I had a reef and SW aquarium like that for years without disturbing the sand and they ran fine, but Planted FW tanks are new to me. So we'll see. If I have to remove a little food I should be able to do so with suction and not poking the siphon inlet into the sand. Truth be told, with the amount of plants and hardscape in my other two tanks the substrate is pretty much untouchable anyway.

The layer of Eco Complete is much thinner than the sand layer. Even if the sand worked it's way down more than it did when I first added it, it will still be higher/thicker than the layer below it.

Still in the building phase

Aug 31.jpg
That's a great looking tank, and thanks for the advice.
 

PAcanis

That's a great looking tank, and thanks for the advice.

Thanks.
Fingers still crossed it works out.
 

gray_matter16

The layer of Eco Complete is much thinner than the sand layer. Even if the sand worked it's way down more than it did when I first added it, it will still be higher/thicker than the layer below it.
colbywebre47, this is why this works for PAcanis. I haven't heard of doing it that way much though. Generally, like with a dirted tank for example, there is a thick (3-5in) of dirt layer capped by a thinner (1-2in) layer of sand. If your eco-complete was thicker than your sand layer, you'd run into the problem I was talking about. If you go the route PAcanis did, you'd be golden
 

colbywebre47

colbywebre47, this is why this works for PAcanis. I haven't heard of doing it that way much though. Generally, like with a dirted tank for example, there is a thick (3-5in) of dirt layer capped by a thinner (1-2in) layer of sand. If your eco-complete was thicker than your sand layer, you'd run into the problem I was talking about. If you go the route PAcanis did, you'd be golden
So if I put a thin layer of Eco Complete at the bottom and then a thick layer of sand over it, that would work? If so thank you for your advice.
 

gray_matter16

So if I put a thin layer of Eco Complete at the bottom and then a thick layer of sand over it, that would work? If so thank you for your advice.
Yes. But at that point though, why even bother using eco-complete? It's expensive. Why not save money and just use all sand? Or if you need to build height use bags of lava rock and sand?
 

colbywebre47

Yes. But at that point though, why even bother using eco-complete? It's expensive. Why not save money and just use all sand? Or if you need to build height use bags of lava rock and sand?
I thought sand didnt have any nutrients so plants couldnt root into it and grow.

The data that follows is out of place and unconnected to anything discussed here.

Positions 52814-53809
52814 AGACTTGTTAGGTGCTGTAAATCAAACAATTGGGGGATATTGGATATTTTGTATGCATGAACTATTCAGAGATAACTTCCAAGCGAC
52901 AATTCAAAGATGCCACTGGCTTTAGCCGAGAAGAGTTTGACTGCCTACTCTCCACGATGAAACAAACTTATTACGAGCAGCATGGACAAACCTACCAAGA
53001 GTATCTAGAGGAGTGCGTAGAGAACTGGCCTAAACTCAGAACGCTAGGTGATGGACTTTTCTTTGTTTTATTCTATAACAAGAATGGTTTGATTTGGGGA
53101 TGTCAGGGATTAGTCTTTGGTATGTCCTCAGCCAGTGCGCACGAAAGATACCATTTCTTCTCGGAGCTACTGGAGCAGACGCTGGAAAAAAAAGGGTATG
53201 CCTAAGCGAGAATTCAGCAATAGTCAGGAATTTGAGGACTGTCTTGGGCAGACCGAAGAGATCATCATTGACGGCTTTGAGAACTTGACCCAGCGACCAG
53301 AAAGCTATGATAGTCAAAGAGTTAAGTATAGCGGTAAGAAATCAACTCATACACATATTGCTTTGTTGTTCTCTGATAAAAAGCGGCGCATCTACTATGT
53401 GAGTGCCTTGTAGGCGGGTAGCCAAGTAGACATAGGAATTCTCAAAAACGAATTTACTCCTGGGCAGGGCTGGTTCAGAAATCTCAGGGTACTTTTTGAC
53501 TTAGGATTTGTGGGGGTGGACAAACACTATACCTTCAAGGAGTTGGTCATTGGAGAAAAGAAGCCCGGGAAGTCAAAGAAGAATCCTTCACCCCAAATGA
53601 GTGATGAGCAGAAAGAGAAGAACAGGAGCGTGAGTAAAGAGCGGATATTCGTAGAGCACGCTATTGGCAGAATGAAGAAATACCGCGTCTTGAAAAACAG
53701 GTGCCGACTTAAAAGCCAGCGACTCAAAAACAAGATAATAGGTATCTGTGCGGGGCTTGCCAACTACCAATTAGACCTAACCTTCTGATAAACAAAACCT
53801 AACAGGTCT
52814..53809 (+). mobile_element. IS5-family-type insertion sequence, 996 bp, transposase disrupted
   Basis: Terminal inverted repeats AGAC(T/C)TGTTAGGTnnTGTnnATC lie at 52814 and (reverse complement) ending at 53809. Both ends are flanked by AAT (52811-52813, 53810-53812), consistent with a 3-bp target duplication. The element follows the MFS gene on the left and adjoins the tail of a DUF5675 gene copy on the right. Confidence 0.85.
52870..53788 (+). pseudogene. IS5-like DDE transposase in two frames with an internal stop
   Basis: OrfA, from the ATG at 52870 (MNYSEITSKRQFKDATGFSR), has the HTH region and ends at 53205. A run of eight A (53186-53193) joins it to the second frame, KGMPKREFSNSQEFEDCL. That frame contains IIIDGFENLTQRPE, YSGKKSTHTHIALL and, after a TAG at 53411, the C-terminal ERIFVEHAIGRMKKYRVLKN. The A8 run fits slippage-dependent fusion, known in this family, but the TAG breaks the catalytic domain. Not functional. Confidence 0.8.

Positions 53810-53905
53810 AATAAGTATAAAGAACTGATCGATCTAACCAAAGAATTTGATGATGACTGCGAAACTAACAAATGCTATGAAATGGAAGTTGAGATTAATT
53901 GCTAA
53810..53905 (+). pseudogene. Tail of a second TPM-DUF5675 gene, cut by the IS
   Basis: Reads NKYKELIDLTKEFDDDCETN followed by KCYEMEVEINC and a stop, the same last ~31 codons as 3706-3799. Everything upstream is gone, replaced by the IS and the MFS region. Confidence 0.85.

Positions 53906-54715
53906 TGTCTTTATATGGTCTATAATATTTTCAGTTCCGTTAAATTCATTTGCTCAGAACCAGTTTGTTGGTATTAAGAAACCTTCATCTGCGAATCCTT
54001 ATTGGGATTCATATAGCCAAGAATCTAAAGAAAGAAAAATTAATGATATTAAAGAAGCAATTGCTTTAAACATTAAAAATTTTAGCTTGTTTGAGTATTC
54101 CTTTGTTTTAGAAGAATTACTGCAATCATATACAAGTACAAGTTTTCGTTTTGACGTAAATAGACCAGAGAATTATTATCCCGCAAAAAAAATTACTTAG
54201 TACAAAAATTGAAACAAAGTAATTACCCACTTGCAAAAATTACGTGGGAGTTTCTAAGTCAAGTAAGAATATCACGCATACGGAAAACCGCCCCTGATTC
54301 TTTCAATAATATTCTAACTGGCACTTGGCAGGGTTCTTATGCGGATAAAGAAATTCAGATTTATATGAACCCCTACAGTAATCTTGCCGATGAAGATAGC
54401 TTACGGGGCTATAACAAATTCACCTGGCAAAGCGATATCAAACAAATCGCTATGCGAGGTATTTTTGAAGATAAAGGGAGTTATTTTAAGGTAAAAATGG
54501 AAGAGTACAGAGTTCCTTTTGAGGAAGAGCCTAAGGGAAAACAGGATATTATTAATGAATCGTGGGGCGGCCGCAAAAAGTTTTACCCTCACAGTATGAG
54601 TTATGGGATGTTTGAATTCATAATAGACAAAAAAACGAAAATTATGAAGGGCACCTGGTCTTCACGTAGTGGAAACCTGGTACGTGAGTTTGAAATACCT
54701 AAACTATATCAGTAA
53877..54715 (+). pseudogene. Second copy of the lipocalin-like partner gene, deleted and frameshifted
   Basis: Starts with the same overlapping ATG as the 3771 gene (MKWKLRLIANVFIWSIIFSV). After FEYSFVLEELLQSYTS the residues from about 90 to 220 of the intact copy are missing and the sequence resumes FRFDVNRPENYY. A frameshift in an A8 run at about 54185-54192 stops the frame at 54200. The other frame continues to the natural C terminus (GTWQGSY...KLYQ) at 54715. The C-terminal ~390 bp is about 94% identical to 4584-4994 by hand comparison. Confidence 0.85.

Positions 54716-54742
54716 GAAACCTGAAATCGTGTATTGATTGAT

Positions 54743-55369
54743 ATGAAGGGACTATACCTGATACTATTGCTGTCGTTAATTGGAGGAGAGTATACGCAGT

gray_matter16

I thought sand didnt have any nutrients so plants couldnt root into it and grow.
Correct, sand doesn't have nutrients. But that doesn't mean plants can't grow in it. Eco-complete doesn't have any plant nutrients/fertilizer in it either. You'll still have to add fertilizer, whether root tabs or liquid. Just think about nature: Plenty of aquatic plants grow and thrive in sand all the time, and there's not much eco-complete out in the wild

We're getting technical here but oh well haha. Eco-complete has much better CEC- which means it holds onto nutrients better. So if you dose liquid ferts, eco-complete can grab onto and hold that nutrients from the water column and supply it to your plant's roots. Sand doesn't do this. When using sand, you'd have to use root tabs in order to supply nutrients to your plant's roots. But Eco-complete doesn't have anything inherent/built-in nutrients to supply your plants.
 

86 ssinit

Ok didn’t read everything yet. But. Since your a beginner at planted tanks I would not suggest either eco- complete or dirt. Go with fine gravel. The smaller the better. This will grow the easy plants you want. Eco is a waste of money. Just crushed lave rock. Dirt only hold nutrients for a year or so and is just filthy to use. Either of these substrates if you want to try them. Go with a smaller tank first. Learn what you can do with them. I grow all my plants in gravel. Also when ready I can send you plants. I’m always throwing away.
 

colbywebre47

Ok didn’t read everything yet. But. Since your a beginner at planted tanks I would not suggest either eco- complete or dirt. Go with fine gravel. The smaller the better. This will grow the easy plants you want. Eco is a waste of money. Just crushed lave rock. Dirt only hold nutrients for a year or so and is just filthy to use. Either of these substrates if you want to try them. Go with a smaller tank first. Learn what you can do with them. I grow all my plants in gravel. Also when ready I can send you plants. I’m always throwing away.
Thank you for your advice, I think I can handle the tank because I currently have a 125 saltwater with corals and fish. I think Ill go with fine gravel or sand because that seems the easiest for the level of plants I want.